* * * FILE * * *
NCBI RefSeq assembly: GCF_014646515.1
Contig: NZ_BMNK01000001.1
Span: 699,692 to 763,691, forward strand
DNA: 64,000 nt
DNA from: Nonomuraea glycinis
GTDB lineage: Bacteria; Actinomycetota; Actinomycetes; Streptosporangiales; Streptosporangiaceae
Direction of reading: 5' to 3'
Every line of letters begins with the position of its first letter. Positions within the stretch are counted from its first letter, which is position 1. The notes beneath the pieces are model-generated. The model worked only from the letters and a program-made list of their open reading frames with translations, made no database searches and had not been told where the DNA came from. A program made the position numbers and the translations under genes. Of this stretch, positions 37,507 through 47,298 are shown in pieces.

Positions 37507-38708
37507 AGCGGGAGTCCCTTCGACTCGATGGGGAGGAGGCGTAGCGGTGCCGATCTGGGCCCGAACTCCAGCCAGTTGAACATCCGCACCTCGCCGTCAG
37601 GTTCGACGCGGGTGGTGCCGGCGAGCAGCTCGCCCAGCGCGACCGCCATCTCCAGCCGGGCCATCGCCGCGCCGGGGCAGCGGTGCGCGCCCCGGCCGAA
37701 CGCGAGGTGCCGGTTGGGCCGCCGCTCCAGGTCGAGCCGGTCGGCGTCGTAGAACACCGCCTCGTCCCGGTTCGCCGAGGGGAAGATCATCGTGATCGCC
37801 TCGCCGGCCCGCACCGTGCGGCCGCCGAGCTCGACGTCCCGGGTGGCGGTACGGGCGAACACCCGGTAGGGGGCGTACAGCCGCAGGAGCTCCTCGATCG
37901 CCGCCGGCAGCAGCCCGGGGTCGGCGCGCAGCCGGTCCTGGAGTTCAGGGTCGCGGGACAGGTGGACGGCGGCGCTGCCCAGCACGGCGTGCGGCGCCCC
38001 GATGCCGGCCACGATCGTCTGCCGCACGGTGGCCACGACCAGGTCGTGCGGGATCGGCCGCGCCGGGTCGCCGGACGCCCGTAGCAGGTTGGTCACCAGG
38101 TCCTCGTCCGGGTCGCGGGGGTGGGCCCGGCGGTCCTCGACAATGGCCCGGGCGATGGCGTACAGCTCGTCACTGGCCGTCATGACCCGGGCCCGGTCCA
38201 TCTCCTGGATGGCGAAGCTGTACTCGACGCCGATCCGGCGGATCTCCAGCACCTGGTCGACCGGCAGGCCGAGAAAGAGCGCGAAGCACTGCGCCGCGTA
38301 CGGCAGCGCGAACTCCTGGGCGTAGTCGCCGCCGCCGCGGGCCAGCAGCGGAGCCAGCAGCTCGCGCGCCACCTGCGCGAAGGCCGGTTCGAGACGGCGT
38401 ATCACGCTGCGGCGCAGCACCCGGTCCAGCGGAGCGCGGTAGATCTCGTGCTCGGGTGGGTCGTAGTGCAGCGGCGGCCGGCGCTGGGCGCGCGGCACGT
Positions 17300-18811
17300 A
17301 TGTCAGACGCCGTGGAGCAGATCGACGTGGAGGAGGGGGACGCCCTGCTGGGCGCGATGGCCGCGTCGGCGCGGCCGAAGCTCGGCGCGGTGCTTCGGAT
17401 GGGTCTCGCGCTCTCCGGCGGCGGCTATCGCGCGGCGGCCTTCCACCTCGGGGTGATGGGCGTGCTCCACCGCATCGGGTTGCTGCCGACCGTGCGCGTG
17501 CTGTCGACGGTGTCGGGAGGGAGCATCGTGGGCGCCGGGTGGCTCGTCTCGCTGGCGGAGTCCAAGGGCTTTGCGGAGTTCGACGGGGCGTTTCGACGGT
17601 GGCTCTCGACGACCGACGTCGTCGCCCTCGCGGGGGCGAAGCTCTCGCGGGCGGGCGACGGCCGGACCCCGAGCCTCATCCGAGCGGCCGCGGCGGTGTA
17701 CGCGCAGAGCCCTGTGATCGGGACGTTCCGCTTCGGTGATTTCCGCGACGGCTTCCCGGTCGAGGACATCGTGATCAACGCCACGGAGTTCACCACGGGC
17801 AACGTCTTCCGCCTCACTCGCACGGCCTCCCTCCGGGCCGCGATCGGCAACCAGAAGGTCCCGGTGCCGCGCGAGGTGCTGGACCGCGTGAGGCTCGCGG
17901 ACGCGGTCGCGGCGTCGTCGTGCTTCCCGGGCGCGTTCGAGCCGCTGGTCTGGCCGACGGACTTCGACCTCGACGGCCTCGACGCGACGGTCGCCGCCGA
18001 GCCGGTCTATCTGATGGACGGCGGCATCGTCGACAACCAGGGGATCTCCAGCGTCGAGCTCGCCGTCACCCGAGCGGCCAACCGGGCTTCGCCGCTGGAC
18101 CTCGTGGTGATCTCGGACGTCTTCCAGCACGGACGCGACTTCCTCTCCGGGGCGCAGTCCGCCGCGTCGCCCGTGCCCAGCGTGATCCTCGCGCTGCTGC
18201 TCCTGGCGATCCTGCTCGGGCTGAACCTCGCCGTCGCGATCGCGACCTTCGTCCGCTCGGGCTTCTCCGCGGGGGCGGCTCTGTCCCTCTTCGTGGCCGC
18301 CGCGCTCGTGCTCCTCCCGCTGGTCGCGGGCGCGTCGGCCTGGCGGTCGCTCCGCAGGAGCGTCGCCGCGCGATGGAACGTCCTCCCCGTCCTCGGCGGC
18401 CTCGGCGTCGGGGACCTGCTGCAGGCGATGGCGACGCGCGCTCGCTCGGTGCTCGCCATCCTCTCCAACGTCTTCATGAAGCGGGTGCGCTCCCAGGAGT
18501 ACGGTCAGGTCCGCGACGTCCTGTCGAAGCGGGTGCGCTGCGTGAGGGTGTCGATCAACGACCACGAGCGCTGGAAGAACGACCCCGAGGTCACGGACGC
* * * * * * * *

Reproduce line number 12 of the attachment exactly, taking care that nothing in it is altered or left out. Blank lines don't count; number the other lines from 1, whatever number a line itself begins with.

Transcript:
37701 CGCGAGGTGCCGGTTGGGCCGCCGCTCCAGGTCGAGCCGGTCGGCGTCGTAGAACACCGCCTCGTCCCGGTTCGCCGAGGGGAAGATCATCGTGATCGCC